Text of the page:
• Well, as long as outsourcing is cheap, one could make the case that H1Bs help the American middle class. H1Bs drain foreign countries from talent, and move it to the US, where they have to compete in more equal terms with Americans. Also, they pay taxes that, unless they are naturalized, will probably never get the rewards from. And if they managed to get naturalized, they become as American as you are... except for being able to run for presidency. If you want to help the American middle class, fight the
      • Re: (Score:3, Insightful)

        by Doc Ruby ( 173196 )
        Except that H1B (formerly known as a "person") in the next cube may be working for a lot less money than you are, because they return to their home country where their expenses are a lot lower than yours. Which country is cheap because it's polluted, domestic labor is abused and working for even less than the H1B does in America.

        Foreign labor from many countries unfairly competes against American labor with lower labor costs subsidized by foreign conditions not required to be as good or expensive as in Amer
  • CNET wasn't clear on what they meant by "technology issues" which makes this article seem inconsistent, and makes the reactions very mixed.

    For one thing, it includes lots of non-technology things. If you say H1-B visas are a technology issue because they impact technology companies, then EVERYTHING is a technology issue. Taxes, minimum wage, anything with financial impact. Perhaps CNET did not have a clear idea of what they wanted the purpose of the article to be. THese votes don't indicate how technolo
  • So when are we going to see our elected representatives put up blogs and discussion forums for their constituencies?
  • The most libertarian member of Congress remains most libertarian when only considering tech issues. Who would have thunk it?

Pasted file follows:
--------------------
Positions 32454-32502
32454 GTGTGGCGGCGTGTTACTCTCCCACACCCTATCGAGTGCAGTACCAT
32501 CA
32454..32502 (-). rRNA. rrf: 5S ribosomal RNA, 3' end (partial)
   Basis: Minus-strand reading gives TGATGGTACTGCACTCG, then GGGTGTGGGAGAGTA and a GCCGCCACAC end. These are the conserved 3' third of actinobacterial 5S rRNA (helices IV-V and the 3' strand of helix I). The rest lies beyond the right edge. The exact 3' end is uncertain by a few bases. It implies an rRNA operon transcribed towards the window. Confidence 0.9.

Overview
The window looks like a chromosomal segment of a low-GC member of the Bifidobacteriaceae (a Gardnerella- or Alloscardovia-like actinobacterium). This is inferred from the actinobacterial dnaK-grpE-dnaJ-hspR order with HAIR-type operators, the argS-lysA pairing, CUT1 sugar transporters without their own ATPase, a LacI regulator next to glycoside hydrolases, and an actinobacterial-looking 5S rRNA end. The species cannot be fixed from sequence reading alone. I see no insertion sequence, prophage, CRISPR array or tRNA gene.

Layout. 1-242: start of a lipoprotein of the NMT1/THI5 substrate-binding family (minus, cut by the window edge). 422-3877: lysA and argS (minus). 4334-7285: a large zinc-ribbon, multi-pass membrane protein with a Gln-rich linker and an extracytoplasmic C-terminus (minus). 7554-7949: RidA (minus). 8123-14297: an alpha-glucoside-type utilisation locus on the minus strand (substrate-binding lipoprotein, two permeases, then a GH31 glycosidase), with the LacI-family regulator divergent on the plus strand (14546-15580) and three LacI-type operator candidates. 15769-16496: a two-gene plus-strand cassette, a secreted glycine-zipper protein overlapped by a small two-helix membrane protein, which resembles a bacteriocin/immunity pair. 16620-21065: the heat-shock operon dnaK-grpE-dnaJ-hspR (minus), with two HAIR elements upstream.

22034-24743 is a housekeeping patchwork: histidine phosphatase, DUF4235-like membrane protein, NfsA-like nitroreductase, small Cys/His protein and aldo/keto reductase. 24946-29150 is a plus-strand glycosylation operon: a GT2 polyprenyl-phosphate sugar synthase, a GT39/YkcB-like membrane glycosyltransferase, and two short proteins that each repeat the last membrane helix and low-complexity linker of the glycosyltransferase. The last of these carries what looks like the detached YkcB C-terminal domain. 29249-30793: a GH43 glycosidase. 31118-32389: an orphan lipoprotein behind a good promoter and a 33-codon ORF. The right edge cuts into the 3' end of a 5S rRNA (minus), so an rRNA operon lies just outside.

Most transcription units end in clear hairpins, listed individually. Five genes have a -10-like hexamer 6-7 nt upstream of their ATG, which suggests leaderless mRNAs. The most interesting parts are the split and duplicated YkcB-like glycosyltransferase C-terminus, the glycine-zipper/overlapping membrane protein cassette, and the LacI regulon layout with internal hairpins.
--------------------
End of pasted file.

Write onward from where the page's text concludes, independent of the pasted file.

• Is it just me, or... where's the freaking list?

    I'd much rather just read the list myself than to read some long winded article about it.
  • by Overzeetop ( 214511 ) on Friday November 03, 2006 @11:26AM (#16703145) Journal
    How can you not put Boucher near the top of the list of Tech Friendly congressmen? He is consistently one of the few who "get it" and manage to vote for what aids the consumer instead of the corporation.

    They included votes on Free Trade and Class Action Law Suits, but not Net Neutrality? No wonder the R's scored higher than the D's on that one. Good grief - if you're going to score on a subject, at least limit the scope to the subject at hand.
    • by sheldon ( 2322 )
      He is consistently one of the few who "get it" and manage to vote for what aids the consumer instead of the corporation.

      "tech friendly" means benefiting tech companies, dummy.
  • Where would internet inventor Al Gore rank? And the old guy who knows all about the tubes? If they are near the top, what does that mean for the rest?